The Internet allows for everyone to have access to information; what it does not do, is to methodologically assure the sequencing of accuracy, legitimacy, or even of relevance in the wide dissemination of “it”. One thing is clear, however; the society as a whole has changed; but whether such alteration of human interaction has been a positive ingredient, or one which will have lasting determinants of destructive tendencies, only time will tell.
The pendulum of history swings widely and with slow, deliberative force; years ago, there was a time when the hint of psychiatric conditions resulted in the shunning of individuals; the taboo of Freudian caricatures still resided, and acceptance of its legitimacy still questioned. Today, there is acceptance, yes, but ignorance is never erased, and pervasive opinions amounting to a level of ridicule seems to insidiously creep in, of a perspective that as every other person on the street is on prozac or some form of psychotropic medication, so the ancillary consequence of that is to denigrate the seriousness of a clinically diagnosed psychiatric condition. If everything is something, then all somethings becomes nothing, as all somethings become equalized in the morass of everything-ness.
For Federal employees and U.S. Postal workers who suffer from Major Depressive Disorder (or a combination of that, as well as other psychiatric disorders which often link to, accompany and present co-occurrences), the lack of understanding or empathy by coworkers, and suspicions created in the workplace, become palpable.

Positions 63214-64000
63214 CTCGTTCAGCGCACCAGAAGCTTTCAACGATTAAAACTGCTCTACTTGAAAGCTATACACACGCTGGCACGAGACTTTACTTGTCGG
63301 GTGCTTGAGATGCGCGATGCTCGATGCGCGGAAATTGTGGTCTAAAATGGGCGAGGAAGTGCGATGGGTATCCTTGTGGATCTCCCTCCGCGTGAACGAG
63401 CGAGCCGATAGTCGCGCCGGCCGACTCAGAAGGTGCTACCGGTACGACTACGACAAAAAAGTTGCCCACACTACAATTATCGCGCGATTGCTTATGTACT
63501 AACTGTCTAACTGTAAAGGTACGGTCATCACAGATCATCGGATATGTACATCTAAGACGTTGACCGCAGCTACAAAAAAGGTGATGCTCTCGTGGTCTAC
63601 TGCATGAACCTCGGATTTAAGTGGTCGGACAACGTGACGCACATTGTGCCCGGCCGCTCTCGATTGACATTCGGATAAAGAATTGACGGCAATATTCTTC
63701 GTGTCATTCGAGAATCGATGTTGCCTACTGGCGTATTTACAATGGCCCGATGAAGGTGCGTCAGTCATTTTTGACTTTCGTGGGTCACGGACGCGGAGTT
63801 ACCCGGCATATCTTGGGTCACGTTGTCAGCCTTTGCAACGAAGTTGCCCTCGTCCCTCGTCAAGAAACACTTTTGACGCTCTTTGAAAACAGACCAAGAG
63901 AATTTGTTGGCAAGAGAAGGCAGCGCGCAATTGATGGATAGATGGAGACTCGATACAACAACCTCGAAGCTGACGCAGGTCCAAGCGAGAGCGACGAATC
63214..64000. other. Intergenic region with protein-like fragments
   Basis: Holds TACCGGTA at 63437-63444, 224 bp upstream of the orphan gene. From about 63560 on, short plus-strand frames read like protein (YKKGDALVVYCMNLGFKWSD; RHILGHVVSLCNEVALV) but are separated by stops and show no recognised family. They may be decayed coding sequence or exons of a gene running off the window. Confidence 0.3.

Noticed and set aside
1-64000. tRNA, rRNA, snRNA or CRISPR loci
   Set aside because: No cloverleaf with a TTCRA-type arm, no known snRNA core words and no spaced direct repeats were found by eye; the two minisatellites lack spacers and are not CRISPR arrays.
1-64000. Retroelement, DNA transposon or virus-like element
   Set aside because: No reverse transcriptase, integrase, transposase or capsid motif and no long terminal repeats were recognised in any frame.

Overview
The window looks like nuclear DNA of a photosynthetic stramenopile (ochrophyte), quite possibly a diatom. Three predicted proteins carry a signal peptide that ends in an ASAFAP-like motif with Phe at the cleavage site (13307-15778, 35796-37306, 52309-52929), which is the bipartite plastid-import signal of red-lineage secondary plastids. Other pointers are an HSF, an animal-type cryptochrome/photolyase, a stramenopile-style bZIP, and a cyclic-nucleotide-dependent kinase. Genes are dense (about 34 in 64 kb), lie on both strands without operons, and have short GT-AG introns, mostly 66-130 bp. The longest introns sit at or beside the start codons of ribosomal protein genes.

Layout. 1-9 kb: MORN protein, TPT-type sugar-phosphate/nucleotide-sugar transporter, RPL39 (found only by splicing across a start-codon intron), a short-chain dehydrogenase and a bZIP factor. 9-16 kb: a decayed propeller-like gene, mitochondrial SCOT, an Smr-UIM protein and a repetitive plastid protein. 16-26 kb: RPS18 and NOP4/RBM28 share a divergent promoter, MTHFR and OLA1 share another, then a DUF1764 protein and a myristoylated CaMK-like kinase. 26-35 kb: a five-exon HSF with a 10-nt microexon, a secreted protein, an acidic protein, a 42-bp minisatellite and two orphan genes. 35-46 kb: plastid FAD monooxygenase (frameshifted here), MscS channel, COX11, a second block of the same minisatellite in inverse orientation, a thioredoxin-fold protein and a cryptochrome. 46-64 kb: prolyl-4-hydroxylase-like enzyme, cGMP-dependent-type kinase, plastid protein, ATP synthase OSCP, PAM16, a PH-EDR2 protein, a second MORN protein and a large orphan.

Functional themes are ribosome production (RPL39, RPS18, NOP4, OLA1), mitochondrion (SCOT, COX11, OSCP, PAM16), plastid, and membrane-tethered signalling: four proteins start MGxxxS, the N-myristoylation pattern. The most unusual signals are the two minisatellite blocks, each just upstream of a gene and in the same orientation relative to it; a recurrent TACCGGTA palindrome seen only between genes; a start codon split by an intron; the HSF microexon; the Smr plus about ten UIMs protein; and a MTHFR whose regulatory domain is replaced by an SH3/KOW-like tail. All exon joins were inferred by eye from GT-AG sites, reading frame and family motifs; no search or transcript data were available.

We like to think that society has progressed to a point of an evolutionary pinnacle, but the fact is that as more information is disseminated and made available, the loss of esotericism seems to have a negative impact. Encounters often unveil the ignorance of societal biases: most people still hold on to the view that, if only you “pulled yourself up by the bootstraps”, that somehow you can overcome your sadness and state of malaise. But the clinical diagnosis of Major Depressive Disorder is nothing like that (with attendant co-diagnoses, often, of Generalized Anxiety Disorder, Panic Disorder, etc.).
It is a malaise beyond mere episodic sadness; with overwhelming loss of value of life, and of uncontrollable sense of hopelessness and helplessness. It is, for Federal and Postal workers, a legitimate basis for filing a Federal Disability Retirement application through the U.S. Office of Personnel Management, whether the Federal or Postal employee is under FERS, CSRS or CSRS Offset.
Whatever those busybody neighbors have said or not; of those inconsequential cracks by coworkers or ignoramuses; the fact is, Major Depressive Disorder is a serious psychiatric condition of epic proportions, and one which debilitates an individual. But there is a conceptual distinction, as always, to be made between having a medical condition, and proving that medical condition to OPM in an effective Federal Disability Retirement application.
It is the latter which must be considered when preparing, formulating and filing for OPM Medical Retirement; as to the former, continued treatment with pharmacologic and therapeutic intervention is the favored path, and never to fret alone in the abyss of one’s own wisdom.
Robert R. McGill, Esquire
Mr. McGill, good morning/afternoon. I read some of your very interesting column/post. I am a federal employee and contemplating of filing a medical retirement but I don’t know how to begin. I am currently diagnosed with MDD and currently taking depression medicine. I’ve been working in federal for close to 11 years and a retired Marine served for 26 years. I ask your opinion/guidance and hoping that you will be able to help me. Thank You, Sir.